Two more weeks – that’s all that’s left until the election, folks. Election Day 2022 is almost here, and with that we have only four more ratings updates after this one. Yes, I said four. We will now also be updating our ratings every Thursday in these last two weeks. With that in mind, we have five changes in our House ratings this week, and two in our Gubernatorial ratings.
(Also, the Phillies are going to the World Series – how about that!)
In our gubernatorial race ratings, we’re making two changes. Starting in Kansas, there has been a surprising dearth of polling in what is expected to be one of the closer gubernatorial races this cycle. The last poll we got was an Emerson poll from mid-September that showed Democratic incumbent Laura Kelly up two points, 45-43. We haven’t even gotten so much as a sniff of internals either, although polls have shown Kelly to have an approval rating that is above water. The fact neither side is bragging about anything and that we haven’t seen any internals tells us this race is probably very close. With that in mind, we don’t think we can say anyone is favored right now. We’re moving this race from Tossup to Leans Republican, and we don’t expect to make a final call until November 7th.
In Michigan, a combination of factors sees us move this race back from Likely Democratic to Leans Democratic. First, the Republican Governors Association is actually spending in this race. That makes a clear difference compared to fellow rust belt state Pennsylvania. Polling has also narrowed in this race, and Gretchen Whitmer now leads by mid-to-low single-digits. This is still a clear lead for Whitmer, but it’s clear that the race has tightened from Whitmer’s early September highs. The possibility Dixon pulls an upset is better than it seemed when we first moved this race to the Likely Democratic category.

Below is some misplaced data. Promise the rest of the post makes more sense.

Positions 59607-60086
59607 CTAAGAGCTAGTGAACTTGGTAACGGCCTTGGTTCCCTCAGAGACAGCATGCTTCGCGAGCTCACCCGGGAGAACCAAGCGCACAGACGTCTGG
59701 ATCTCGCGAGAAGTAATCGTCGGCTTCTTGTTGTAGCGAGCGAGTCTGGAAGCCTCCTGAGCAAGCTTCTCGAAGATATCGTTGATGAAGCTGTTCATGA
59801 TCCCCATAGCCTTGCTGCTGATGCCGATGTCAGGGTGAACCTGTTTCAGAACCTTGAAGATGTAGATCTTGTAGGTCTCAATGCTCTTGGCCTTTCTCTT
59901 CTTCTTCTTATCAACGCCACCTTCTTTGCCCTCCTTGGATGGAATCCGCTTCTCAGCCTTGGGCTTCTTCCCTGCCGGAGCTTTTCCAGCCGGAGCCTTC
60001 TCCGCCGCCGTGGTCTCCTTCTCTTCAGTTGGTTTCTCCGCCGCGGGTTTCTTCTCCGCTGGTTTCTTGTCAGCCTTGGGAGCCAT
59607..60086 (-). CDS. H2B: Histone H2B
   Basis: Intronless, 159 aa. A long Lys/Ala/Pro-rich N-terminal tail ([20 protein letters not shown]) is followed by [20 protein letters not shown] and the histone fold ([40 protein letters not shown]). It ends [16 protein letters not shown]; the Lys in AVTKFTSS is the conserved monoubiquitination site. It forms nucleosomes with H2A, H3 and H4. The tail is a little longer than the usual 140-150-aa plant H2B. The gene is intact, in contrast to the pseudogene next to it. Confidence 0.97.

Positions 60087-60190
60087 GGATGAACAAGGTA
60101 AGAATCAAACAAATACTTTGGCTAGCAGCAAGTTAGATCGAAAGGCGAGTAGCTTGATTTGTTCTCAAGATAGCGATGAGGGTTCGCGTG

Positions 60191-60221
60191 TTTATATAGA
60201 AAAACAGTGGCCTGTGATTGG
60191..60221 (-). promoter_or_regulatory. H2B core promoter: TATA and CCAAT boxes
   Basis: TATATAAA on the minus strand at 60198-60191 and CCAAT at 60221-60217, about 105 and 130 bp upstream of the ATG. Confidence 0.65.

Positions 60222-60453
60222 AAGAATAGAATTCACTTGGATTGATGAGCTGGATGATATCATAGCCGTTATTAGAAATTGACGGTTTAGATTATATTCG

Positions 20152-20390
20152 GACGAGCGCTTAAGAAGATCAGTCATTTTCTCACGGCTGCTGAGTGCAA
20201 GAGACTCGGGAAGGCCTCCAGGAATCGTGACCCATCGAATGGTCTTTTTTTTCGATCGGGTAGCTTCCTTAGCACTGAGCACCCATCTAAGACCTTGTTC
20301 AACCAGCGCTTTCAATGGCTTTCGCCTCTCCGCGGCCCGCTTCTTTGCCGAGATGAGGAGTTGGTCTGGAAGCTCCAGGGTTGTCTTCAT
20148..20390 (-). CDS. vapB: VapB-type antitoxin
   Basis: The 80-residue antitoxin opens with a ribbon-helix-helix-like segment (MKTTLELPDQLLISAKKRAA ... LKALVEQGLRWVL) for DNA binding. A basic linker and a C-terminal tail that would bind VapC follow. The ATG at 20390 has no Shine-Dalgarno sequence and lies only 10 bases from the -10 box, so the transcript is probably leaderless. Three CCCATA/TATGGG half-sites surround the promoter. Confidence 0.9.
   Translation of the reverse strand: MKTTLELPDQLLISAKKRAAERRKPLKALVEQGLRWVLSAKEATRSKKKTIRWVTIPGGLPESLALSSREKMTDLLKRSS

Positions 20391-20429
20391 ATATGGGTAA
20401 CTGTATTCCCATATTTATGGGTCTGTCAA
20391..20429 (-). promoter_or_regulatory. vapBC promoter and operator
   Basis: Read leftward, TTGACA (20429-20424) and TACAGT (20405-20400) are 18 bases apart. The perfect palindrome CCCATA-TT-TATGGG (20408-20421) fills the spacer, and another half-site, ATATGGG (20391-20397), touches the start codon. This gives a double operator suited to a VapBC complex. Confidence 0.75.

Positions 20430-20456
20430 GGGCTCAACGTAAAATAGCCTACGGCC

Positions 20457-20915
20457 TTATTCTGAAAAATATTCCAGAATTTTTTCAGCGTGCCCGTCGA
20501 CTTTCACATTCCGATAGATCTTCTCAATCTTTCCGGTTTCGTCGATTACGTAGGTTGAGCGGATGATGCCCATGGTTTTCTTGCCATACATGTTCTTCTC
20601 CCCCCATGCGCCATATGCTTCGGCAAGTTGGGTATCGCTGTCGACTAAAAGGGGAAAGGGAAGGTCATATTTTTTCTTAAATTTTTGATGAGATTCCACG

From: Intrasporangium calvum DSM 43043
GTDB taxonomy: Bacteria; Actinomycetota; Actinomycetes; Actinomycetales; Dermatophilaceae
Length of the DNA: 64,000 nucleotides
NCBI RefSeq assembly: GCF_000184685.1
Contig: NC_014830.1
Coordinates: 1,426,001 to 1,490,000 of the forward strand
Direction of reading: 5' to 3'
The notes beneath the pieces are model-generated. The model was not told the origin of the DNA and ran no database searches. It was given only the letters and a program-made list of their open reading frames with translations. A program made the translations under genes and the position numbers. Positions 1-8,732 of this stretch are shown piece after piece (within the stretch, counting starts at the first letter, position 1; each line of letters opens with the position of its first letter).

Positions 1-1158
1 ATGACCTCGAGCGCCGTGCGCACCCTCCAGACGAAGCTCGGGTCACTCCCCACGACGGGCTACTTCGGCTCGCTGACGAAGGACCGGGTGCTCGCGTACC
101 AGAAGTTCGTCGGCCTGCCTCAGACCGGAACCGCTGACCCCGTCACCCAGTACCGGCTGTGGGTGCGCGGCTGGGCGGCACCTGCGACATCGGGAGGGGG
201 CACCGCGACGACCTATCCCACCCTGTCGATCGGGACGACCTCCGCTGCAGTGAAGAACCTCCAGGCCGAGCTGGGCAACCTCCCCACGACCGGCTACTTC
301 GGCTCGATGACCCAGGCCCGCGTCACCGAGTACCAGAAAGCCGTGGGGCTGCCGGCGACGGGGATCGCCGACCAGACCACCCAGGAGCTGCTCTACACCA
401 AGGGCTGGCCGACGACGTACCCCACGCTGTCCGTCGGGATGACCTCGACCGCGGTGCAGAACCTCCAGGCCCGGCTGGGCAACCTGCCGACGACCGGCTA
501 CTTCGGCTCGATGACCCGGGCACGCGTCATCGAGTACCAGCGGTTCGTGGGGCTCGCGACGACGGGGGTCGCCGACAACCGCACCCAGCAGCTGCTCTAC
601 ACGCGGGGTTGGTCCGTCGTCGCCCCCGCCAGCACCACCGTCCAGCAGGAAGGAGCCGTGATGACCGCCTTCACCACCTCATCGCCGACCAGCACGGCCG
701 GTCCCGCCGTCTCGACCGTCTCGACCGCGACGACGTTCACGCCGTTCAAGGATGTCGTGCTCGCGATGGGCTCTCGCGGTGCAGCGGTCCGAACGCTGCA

The five changes we have in the House all favor Republican candidates. First off, we’re bringing two races back on the board out of absolute caution. We at Elections Daily want to make sure that none of our Safe ratings end up flipping; a Safe rating shouldn’t flip unless something truly unexpected happens. So in that cautious mindset, we’re moving both NY-04 and VA-10 from Safe Democratic to Likely Democratic. This does not mean we think Democrats will lose either of these rather, that there’s a small chance they could be upset here.
We’re also moving two races to Lean Republican. First, CO-08 is moving to Lean Republican. Internal polls have only come from Democratic candidate Yadira Caraveo, and they all have one thing in common: they show her losing. The latest one shows her down two points (46% to 44%) to Republican Barb Kirkmeyer, the same margin as it was before spending really ramped up against Kirkmeyer. Being down in your own internals is never a good thing, and with how little time is left until Election Day, we feel comfortable saying that Kirkmeyer is a slight favorite in this race. We’re moving this from Tossup to Leans Republican.
The same can be said in Texas’s 34th district. Republicans are increasingly confident they can flip all three Rio Grande Valley districts in South Texas. They’ve collectively raised almost twice as much as Democrats have over the last quarter. They’re actually more confident about TX-34 than TX-28. Republican Mayra Flores has a lot of momentum since her special election win in June, and it hasn’t stopped. On top of this, Democrat Vincente Gonzalez (who relocated from TX-15 following redistricting) is running one of the worst races of any incumbent House member this cycle, with a campaign marred by allegations of racist and sexist comments. It would have been unbelievable if you told someone two years ago that Republicans would be favored in two Rio Grande Valley seats, but we’re in that timeline. The seat moves from Tossup to Leans Republican.
Finally, we’re moving a seat into the Tossup category. and it’s certainly a seat I would never have expected to move here at the start of the cycle; we’re shifting Oregon’s new 6th district from Leans Democratic to Tossup. Democrats have redirected millions in spending from OR-05 to OR-06, prioritizing this shockingly competitive race while seemingly triaging progressive Jamie McLeod-Skinner in OR-05. A whole bevy of factors have contributed to this, including the fact this is a brand-new seat with no incumbent. The chaos of Oregon has caused a lot of interesting moves, and even in internals Democrat Andrea Salinas can’t seem to get above a one or two-point lead. Against all odds, we can’t say either Salinas or Republican Mike Erickson are favorites at this point; this means we now have two of Oregon’s house seats in the Tossup column, and another (OR-04) in the Leans Column.